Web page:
Hot on the heels of two back to back stunning jury verdicts for its of Johnson’s Baby Powder, Shower-to-Shower and other similar products, Johnson and Johnson (J&J) continues to deny any liability. Many in the medical industry have suspected for decades that the use of talcum powder is related to the development of cancer in the reproductive organs.
Medical studies have failed to prove talc is safe. There is evidence that talc travels through the vagina and into the fallopian tubes, thereby increasing the chances of developing ovarian cancer. The first study linking talc and cancer was conducted in 1971. Since then companies have failed to warn consumers of its potential risks. Some people believe manufacturers of talc products should be held accountable for not warning consumers.
In one recent lawsuit, J&J was ordered to pay $72 million to the family of a woman who died from ovarian cancer after using the company’s Baby Powder and other feminine hygiene products containing talc. The St. Louis jury awarded the family $10 million in actual damages and $62 million in punitive damages.
Earlier in May, the St. Louis jury awarded $55 million to Gloria Ristesund, after finding that J&J recklessly disregarded the health and safety of women who used the company’s baby and body powders for feminine hygiene purposes. Ristesund developed ovarian cancer after using talcum powder for years, for female hygiene.
In the two cases that reached jury verdicts, company documents were presented that suggested J&J was aware of the potential link between talcum powder and ovarian cancer since the 1970s. Also in the 1990’s, some documents indicate that the company specifically targeted sales towards women who were high users of talcum powder, without ever warning them of the possible cancer risks. The company developed an advertising program to specifically target women of Hispanic and African American origins.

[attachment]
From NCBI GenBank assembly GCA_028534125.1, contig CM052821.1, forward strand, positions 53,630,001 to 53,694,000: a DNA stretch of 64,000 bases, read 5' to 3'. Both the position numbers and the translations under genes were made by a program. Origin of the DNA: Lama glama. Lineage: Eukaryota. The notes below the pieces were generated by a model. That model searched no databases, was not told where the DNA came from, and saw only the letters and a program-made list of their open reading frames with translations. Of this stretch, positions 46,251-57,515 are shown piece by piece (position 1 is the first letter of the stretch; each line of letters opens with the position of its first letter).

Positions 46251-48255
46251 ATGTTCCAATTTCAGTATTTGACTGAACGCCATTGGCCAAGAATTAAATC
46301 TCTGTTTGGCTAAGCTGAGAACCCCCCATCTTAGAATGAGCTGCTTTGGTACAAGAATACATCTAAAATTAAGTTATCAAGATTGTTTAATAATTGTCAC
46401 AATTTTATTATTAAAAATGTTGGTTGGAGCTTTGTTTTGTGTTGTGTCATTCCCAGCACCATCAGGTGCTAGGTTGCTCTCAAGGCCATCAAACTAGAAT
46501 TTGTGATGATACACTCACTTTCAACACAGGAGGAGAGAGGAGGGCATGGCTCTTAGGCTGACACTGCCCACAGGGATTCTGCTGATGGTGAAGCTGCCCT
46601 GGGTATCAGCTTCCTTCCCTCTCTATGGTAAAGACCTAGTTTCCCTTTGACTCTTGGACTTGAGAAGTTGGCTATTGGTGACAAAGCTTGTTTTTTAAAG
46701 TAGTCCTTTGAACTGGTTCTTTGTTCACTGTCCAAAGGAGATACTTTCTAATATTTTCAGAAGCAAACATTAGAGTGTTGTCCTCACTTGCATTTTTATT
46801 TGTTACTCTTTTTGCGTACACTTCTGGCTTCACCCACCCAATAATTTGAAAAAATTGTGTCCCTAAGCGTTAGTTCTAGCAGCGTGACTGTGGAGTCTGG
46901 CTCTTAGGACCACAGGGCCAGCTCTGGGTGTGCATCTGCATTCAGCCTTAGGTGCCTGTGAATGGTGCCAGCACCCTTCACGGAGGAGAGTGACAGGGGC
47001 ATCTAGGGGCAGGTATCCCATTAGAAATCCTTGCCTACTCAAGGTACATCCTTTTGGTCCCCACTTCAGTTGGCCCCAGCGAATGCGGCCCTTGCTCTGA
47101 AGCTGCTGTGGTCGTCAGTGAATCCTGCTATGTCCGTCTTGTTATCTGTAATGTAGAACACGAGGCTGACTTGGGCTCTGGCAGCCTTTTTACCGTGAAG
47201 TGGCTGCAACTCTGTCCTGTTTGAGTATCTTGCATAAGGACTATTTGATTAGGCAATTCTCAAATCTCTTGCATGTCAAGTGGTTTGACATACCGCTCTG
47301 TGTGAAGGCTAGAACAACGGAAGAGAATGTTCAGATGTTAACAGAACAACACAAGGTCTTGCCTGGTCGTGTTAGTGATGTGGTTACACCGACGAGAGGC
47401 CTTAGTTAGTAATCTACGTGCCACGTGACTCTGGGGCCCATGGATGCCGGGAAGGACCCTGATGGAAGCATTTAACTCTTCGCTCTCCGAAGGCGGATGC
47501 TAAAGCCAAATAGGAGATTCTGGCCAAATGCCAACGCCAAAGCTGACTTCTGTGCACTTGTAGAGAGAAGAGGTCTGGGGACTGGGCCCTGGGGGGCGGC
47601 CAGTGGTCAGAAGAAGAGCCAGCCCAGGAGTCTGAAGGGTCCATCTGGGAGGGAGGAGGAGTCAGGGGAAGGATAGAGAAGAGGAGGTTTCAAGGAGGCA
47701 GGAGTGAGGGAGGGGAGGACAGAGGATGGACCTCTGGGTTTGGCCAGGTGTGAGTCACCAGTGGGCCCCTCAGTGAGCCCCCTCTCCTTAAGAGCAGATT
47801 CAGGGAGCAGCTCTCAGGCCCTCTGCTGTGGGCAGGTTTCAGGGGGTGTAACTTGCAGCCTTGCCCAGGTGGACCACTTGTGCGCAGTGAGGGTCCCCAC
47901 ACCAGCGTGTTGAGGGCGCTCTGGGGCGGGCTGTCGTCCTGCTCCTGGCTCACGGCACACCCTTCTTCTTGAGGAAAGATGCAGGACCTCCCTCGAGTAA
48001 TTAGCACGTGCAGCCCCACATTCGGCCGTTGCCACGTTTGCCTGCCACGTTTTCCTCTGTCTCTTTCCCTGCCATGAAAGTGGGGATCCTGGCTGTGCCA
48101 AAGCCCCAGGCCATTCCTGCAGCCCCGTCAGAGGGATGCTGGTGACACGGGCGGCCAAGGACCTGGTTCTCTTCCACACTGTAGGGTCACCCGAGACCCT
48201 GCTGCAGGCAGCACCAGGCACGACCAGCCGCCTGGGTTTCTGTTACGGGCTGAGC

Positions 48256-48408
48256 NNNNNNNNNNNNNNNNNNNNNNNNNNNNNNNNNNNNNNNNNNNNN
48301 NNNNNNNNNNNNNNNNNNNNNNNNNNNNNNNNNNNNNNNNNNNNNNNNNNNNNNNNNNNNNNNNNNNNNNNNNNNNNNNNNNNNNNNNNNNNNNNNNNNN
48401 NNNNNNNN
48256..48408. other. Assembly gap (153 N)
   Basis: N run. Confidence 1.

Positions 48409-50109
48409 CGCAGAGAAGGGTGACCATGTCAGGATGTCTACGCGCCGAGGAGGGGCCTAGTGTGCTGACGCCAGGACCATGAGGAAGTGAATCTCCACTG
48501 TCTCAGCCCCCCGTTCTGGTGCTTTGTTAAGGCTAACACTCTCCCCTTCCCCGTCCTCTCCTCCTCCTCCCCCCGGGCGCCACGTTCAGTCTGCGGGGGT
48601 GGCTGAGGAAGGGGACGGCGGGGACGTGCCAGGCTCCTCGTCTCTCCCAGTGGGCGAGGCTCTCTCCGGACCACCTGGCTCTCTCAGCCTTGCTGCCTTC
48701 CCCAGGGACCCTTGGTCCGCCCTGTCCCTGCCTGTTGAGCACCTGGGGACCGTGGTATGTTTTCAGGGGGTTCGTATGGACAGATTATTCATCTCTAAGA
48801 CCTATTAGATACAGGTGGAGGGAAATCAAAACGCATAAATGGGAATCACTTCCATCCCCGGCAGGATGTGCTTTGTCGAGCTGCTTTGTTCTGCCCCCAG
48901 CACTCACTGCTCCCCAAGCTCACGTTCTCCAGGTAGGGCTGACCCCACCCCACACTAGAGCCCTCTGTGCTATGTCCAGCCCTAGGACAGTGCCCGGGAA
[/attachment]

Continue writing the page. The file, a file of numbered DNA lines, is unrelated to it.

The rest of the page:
The baby powder trials revealed an internal memo from Johnson & Johnson’s medical consultant in which the consultant said “anybody who denies” the risk of using hygienic talc and ovarian cancer is “denying the obvious in the face of all evidence to the contrary.”
Thousands of Talcum Powder Cancer cases pending
There are 2,000 other Johnson’s Baby Powder lawsuits and Shower-to-Shower ovarian cancer lawsuits pending in courts throughout the U.S., and according to experts, there are thousands of cancer claims waiting to be filed, as the public learn about the link between talc powder and ovarian cancer.
Although there is some conflicting research, most published studies suggest that feminine hygiene products containing talc are associated with ovarian cancer. At least one study found particles of talc at the center of ovarian tumors. In face of the medical science demonstrating a cancer link, J&J refuses to provide warnings for women about the link between talc and ovarian cancer.
It appears that ovarian cancer risks increases by 30–60 percent when the talcum powder enters the ovaries through the external genitalia after being applied on sanitary napkins, condoms, and other birth control devices.
It is still unknown exactly how talcum powder increases the risk of cancer, but it has been suggested that chronic inflammation plays a substantial role in the development of cancer. If you or a love one has suffered from ovarian cancer after using talcum powder, don’t hesitate to contact our office.